Besides being a dereliction of duty, not speaking up during the environmental review process matters for the objections that New Jersey is bringing up right now. Case law involving environmental review lawsuits has a "you snooze, you lose" standard, or as the MTA's attorney's said, "Objections not raised during a public comment period ordinarily may not be raised in litigation."

The FHWA backed up the MTA, pointing to four meetings where Garden State officials were present and had opportunities to raise issues. Lawyers for the FHWA said that New Jersey's representatives never asked a single substantive question — "in contrast [to] officials from other jurisdictions."

Despite the lack of participation from New Jersey, the MTA also notes that it did study air quality impacts in New Jersey, debunking a main claim in New Jersey's case. And, the MTA points out, New Jersey only asked for analysis after all the analyses were complete.

"New Jersey next argues that additional counties should have been included in the regional air quality study [yet] did not object to the scope of the regional air quality analysis during the administrative process," MTA attorneys wrote.

The agency also came up with its widely publicized mitigation efforts in environmental justice communities based on comments it received during the EA process. New Jersey has characterized those mitigation efforts, which include site-specific air quality improvement proposals and toll reductions designed to traffic diversions through New Jersey, as only benefitting New York. The MTA's lawyers couldn't help but include an exasperated aside about that issue.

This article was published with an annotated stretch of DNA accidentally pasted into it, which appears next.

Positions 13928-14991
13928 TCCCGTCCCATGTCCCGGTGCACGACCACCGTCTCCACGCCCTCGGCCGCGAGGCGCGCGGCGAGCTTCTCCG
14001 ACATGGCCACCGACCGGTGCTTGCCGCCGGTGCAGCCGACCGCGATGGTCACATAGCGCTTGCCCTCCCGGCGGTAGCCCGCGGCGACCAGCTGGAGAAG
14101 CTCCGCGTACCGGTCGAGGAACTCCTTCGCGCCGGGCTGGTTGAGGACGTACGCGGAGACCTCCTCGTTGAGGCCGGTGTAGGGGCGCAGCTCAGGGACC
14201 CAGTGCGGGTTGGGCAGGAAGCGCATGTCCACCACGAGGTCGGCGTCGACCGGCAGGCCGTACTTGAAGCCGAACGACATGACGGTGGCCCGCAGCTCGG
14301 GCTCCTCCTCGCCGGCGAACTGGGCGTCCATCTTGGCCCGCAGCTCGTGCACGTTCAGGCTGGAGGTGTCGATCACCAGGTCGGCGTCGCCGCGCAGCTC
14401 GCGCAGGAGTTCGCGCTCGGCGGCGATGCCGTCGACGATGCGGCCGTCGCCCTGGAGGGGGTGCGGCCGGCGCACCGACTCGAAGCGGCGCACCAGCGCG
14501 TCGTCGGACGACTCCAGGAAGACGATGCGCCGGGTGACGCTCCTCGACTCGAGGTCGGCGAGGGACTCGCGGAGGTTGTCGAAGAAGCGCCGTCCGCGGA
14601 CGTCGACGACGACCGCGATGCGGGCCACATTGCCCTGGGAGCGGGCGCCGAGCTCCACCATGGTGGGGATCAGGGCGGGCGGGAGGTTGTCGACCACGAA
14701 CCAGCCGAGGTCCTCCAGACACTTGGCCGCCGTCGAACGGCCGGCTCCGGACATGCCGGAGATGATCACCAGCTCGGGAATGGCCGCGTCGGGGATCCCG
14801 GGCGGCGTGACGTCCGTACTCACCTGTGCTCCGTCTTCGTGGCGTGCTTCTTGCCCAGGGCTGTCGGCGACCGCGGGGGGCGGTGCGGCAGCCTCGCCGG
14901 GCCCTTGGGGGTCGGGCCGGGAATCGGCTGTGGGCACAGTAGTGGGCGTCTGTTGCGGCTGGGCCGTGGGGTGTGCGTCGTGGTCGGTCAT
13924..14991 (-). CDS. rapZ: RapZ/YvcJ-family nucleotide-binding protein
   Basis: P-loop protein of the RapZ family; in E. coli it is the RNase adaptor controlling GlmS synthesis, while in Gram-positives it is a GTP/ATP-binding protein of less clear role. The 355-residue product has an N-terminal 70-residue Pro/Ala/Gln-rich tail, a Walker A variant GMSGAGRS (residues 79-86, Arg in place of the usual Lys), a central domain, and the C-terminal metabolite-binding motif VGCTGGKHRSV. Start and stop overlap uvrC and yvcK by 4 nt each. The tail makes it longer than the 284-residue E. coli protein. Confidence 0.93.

"New Jersey asserts 25 times in its brief that the binding mitigation commitments in the environmental assessment ... 'would only mitigate impacts in New York' and that '[t]here is no indication that there will be any commitment of funds for mitigation in New Jersey.' This is at best a severe misreading which could have been rectified with a single phone call," the lawyers wrote.

The MTA and FHWA also received support last Friday from New Jersey residents themselves. A coalition of 34 environmental, labor, transportation, faith and community groups in New Jersey filed a brief asking the court to side with the MTA and FHWA.

The pro-congestion pricing coalition in New Jersey argued for the many benefits predicted from congestion pricing, but also take special aim at the way Gov. Murphy is trying to handle New Jersey's $11-billion plan to widen the Jersey Turnpike where it runs through Newark and Jersey City.

"Public input in connection with the tolling program was a model of transparency compared to what [New Jersey] is doing in connection with the Turnpike expansion," wrote the coalition's attorney, John Reichman. "New Jersey Turnpike Authority has refused to accept any meaningful public input of any kind and has ignored the strenuous opposition to the Project by local officials and the public. It has refused, for example, to have any substantive conversations with Jersey City."

A spokesperson for Gov. Murphy declined to comment.